that I might know you as you are, and manifest the image of Christ in this world,
and the world to come. Amen.
Folly is a fascinating — if slightly touchy — subject. Touchy, in that my co-diablogguer Alan is not what I would call a fool, though he says (at least in his head) there is no God. Fascinating, because “folly” is one of the 2.5 sins of Radical Centrism, and thus central to my philosophy.
My fascination with folly — as I’ve blogged before — dates to around 2002, when we studied Proverbs with Dick Hockett as part of Kingsway Community Church (then known as ‘South Bay Covenant Church’). He defined folly as “denial of God”, and identified it as the root of addictive behavior. I generalized that somewhat to “denial of reality” when I wrote my Radical Centrist Manifesto, an identification that actually makes more sense now that I define ‘divinity as ultimate reality.’
From this perspective, then, a fool is someone denies ultimate reality — including transcendent good — in one way or another, which would explain the character traits described here:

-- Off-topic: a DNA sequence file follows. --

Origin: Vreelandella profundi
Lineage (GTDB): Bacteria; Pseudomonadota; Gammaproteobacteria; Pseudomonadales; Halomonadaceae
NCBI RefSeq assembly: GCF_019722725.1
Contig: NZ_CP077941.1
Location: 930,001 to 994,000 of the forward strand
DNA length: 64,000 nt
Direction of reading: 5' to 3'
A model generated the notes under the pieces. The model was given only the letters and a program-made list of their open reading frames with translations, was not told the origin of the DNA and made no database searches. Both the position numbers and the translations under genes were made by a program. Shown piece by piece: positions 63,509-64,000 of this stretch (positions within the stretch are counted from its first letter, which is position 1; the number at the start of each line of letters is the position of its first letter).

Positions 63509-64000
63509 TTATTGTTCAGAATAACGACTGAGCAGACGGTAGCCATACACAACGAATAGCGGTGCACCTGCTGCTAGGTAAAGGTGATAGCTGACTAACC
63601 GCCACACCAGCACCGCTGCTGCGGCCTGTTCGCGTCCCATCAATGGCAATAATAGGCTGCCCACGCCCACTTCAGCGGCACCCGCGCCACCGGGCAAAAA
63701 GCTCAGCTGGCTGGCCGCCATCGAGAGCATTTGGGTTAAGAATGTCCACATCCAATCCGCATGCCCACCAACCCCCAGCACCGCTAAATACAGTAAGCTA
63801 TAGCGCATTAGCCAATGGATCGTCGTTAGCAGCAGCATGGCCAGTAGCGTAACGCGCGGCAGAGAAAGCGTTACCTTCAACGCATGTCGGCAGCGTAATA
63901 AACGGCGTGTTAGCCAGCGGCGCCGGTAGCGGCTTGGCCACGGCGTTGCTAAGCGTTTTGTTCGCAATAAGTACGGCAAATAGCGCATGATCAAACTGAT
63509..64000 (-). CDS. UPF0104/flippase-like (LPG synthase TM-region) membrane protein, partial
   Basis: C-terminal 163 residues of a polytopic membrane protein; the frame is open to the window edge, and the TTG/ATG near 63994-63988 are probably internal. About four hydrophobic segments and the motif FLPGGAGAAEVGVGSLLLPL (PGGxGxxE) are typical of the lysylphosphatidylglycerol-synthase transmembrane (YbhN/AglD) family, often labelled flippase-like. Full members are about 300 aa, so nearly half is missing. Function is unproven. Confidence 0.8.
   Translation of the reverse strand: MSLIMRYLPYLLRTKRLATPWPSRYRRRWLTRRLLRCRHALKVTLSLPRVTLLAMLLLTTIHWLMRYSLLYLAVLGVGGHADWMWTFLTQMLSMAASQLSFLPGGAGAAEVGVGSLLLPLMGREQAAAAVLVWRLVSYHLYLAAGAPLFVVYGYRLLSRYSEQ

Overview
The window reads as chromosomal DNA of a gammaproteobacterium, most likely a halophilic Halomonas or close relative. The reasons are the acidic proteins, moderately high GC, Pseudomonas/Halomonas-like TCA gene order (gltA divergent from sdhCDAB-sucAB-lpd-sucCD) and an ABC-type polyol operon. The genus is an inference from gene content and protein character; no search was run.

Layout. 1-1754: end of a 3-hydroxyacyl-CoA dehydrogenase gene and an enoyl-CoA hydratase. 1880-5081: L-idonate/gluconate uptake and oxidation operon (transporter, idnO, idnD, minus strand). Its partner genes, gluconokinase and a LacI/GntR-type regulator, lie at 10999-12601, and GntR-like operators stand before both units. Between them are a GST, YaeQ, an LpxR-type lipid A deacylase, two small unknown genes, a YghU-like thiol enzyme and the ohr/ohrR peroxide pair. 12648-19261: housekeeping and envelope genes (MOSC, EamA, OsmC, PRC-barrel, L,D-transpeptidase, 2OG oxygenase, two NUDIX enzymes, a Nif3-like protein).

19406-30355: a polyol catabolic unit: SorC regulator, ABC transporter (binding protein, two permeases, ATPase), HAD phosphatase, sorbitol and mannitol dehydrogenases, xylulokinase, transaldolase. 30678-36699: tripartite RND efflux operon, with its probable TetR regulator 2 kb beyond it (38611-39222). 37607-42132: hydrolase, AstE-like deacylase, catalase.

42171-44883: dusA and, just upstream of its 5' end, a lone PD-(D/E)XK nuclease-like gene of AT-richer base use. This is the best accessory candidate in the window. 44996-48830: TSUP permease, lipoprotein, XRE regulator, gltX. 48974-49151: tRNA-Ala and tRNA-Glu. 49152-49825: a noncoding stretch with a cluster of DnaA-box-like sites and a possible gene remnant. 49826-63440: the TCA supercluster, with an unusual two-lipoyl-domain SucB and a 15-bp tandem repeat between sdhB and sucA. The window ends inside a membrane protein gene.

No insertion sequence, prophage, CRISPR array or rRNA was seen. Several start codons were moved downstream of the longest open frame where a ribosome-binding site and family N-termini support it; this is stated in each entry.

In other words, it is impossible to do good if we don’t believe in it!
But even if fools ignore God, that doesn’t mean God ignores fools:
What God is looking for is presumably the opposite of folly: understanding that God exists, and seeking Him. Does He find it?
They are all gone aside, they are [all] together become filthy: [there is] none that doeth good, no, not one.
Apparently not, as anyone who’s read Romans might’ve guessed. So, how does God react? Is He dismayed that evil men are running around heedless of Him?
It is as if God were saying, “You fools! Do you not realize what you are doing to yourselves?” Though they will realize it soon enough:
Here’s the deal: if goodness objectively exists — like gravity — then ultimately those who deny it and try to ignore its effects will be brought crashing back to reality, like Wile E. Coyote. This appears especially true of those who attack the righteous and the poor:
Ye have shamed the counsel of the poor, because the LORD [is] his refuge.
This, ultimately, appears to be the source of David’s hope, and why he cries unto God:
Oh that the salvation of Israel [were come] out of Zion! when the LORD bringeth back the captivity of his people, Jacob shall rejoice, [and] Israel shall be glad.
If there is no God, then David and all who strive to be righteous are fools, and the poor have no hope. But if there is a God, then salvation is at hand — if we cry unto the Lord our refuge.
God, I confess that I am a fool. Save me from my folly. Teach me to fear you. I ask this in Jesus name, Amen.
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